Third-sector organisations are traditionally cautious about making changes to infrastructure, but upgrading to Open Source Software can bring important benefits while reducing overall IT costs.
The third sector is just as diverse as the business world, ranging from small local charities with a handful of voluntary workers to multinational organisations every bit as complex as a major corporation. Charities are inherently cautious about making changes, especially if it involves spending money on their own infrastructure rather than on their core aims. But there comes a point when, in order to be efficient, IT systems need to be upgraded. So why should a third-sector CIO or network manager consider Open Source Software (OSS)?
Well yes, but few charities, or organisations for that matter, have the spare staff to deploy away from their regular job to focus on setting up a new IT system: they need an expert consultancy to help and advise, and of course they need paying. However, in the long run this can actually be cheaper than paying an annual licence for proprietary server software.
Smaller charities can use standard OSS applications with minimal configuration, but the larger ones can use Open Source systems as a basis for building their own specialised applications ideally suited to their sector.
It prevents vendor lock-in
Not only is OSS and Linux generally available free of charge, the licensing terms prevent vendor lock-in. Open Source Software uses Open Standards for data storage so you are free to move your data to a different application, or switch your support contract to a different company, any time you want. This tends to keep developers and consultancy companies on their toes.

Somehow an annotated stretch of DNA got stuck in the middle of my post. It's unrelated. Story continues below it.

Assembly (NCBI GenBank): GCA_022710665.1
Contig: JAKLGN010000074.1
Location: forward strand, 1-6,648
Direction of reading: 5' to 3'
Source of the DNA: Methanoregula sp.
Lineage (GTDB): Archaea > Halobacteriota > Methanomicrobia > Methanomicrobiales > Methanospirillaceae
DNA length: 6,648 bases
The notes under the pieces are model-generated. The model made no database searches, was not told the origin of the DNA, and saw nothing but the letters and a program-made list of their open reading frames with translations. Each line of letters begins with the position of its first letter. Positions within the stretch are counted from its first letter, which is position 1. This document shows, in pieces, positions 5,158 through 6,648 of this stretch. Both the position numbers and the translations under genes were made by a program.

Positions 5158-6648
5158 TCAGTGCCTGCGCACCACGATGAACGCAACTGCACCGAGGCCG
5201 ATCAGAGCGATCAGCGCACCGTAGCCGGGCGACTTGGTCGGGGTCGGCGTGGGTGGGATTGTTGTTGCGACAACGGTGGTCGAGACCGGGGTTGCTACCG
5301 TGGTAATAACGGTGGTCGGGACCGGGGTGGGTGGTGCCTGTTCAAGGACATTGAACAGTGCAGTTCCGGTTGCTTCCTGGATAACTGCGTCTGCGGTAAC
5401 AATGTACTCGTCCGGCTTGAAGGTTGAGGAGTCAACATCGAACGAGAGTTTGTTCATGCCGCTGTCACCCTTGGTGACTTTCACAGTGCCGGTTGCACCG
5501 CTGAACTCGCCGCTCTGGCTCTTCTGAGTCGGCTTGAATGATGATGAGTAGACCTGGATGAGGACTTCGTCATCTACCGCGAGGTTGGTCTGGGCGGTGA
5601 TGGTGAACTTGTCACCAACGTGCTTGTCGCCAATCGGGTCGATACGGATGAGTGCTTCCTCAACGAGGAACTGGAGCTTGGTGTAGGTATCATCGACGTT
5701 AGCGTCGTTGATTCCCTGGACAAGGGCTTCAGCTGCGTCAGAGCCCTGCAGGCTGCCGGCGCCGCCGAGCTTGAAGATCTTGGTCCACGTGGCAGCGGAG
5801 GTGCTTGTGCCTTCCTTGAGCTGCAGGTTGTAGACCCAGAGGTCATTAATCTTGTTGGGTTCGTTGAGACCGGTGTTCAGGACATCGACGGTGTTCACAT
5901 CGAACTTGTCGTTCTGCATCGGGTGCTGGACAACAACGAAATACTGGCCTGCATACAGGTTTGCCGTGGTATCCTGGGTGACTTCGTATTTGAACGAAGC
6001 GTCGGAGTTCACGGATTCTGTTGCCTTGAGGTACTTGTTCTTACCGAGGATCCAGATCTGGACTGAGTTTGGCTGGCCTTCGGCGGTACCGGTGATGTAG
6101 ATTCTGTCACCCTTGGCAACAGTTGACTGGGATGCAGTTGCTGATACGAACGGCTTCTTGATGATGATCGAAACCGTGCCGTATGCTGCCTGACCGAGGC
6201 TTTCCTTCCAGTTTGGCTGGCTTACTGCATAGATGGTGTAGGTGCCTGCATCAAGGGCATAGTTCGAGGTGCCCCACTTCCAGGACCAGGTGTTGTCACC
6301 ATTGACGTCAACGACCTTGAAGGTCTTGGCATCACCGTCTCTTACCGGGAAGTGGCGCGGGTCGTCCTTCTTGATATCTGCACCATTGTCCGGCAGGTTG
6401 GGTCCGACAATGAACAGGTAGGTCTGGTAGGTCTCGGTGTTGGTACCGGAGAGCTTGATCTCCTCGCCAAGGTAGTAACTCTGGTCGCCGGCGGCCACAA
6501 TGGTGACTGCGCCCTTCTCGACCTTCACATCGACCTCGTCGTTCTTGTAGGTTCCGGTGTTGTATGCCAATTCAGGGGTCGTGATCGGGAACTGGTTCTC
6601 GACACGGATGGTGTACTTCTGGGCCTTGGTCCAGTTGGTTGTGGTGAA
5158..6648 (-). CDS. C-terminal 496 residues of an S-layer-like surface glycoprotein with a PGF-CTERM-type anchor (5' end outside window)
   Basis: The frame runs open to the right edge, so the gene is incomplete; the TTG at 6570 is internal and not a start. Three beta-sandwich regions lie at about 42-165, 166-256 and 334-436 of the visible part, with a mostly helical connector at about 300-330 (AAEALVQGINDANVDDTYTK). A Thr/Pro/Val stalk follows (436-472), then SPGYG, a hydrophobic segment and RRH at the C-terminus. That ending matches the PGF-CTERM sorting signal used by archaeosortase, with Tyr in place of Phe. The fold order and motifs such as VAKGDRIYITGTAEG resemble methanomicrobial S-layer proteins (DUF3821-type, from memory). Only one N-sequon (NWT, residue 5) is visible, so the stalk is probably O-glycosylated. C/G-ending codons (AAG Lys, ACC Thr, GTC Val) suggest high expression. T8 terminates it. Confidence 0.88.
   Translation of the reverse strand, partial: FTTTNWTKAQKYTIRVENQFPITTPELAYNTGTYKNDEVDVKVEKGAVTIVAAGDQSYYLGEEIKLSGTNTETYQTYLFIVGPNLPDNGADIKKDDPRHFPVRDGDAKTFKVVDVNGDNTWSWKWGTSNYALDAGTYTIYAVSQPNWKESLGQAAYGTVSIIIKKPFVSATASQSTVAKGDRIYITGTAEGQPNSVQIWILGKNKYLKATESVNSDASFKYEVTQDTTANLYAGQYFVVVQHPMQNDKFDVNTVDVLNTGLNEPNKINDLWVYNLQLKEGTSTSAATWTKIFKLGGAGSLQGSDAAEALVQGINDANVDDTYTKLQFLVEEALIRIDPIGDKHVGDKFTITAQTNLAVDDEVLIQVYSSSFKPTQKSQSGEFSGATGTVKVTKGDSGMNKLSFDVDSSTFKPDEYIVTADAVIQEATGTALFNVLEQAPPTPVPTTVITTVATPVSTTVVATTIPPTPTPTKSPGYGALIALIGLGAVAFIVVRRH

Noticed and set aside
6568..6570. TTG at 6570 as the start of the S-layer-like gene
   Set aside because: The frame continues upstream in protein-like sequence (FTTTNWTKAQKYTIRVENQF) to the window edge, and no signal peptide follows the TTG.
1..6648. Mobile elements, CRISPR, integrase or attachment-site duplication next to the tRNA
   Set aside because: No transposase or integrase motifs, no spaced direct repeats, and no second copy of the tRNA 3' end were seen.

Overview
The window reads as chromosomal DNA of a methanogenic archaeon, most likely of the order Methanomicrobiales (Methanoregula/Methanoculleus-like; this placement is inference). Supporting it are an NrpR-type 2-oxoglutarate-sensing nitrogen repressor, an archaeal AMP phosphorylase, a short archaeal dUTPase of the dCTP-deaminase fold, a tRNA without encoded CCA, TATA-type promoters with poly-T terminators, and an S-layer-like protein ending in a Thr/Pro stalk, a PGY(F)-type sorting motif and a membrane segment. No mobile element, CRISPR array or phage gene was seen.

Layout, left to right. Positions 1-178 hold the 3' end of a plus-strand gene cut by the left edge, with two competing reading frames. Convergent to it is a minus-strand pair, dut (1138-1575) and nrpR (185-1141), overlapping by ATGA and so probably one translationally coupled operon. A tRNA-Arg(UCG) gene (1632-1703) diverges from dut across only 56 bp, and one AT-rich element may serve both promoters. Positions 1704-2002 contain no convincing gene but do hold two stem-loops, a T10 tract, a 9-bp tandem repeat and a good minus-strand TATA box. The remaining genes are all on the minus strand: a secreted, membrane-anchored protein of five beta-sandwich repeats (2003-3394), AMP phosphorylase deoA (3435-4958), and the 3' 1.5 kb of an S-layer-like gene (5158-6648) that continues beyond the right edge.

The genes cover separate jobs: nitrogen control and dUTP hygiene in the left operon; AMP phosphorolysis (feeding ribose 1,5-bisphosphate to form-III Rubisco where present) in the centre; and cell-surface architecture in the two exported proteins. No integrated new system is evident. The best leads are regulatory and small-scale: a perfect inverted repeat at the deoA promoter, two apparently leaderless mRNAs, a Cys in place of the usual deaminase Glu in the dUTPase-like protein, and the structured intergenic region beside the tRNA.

The Linux operating system runs on smartphones, and powers Google’s worldwide network. A small charity might run a single Linux server, a larger one might need several. However big your organisation, it’s almost inevitable your IT needs will grow. Maybe you will run more programs for more clients backed by more funders, and employ more staff and volunteers. But even if you stand still in terms of service provision, it’s likely you will collect more data from more sources and need to process it more quickly to remain on top of your game. Adding more servers, more work stations and more storage can be lot cheaper when the software is free.
It supports virtualisation
Even if your organisation grows quickly, it is unlikely to keep pace with the development of IT hardware. This often means that several legacy server systems can be consolidated on to a single server running several virtual machines. With Linux, virtualisation is an integral part of the operating system kernel.
Cloud offers third-sector organisations a way to modernise their IT without major upfront investment. Why build and equip a new server room or a new data centre when you can buy in storage and processing power, even software, as and when it’s needed? All the major Cloud providers run Linux on their own systems; having a Cloud-ready Linux system of your own makes integration easier. Your Linux and OSS partner can help you create a ‘hybrid Cloud’ system that allows you to ‘burst out’ of your own system whenever there is high demand.
– Think about how quickly your organisation is growing and if your current IT system will be able to keep pace.
– Research why the UK government has mandated a preference for Open Source technology.
– If you want to maximise on the ROI and TCO of your IT infrastructure, talk to a Linux and OSS consultancy like LinuxIT who are helping organisations in the third sector reduce the cost of IT.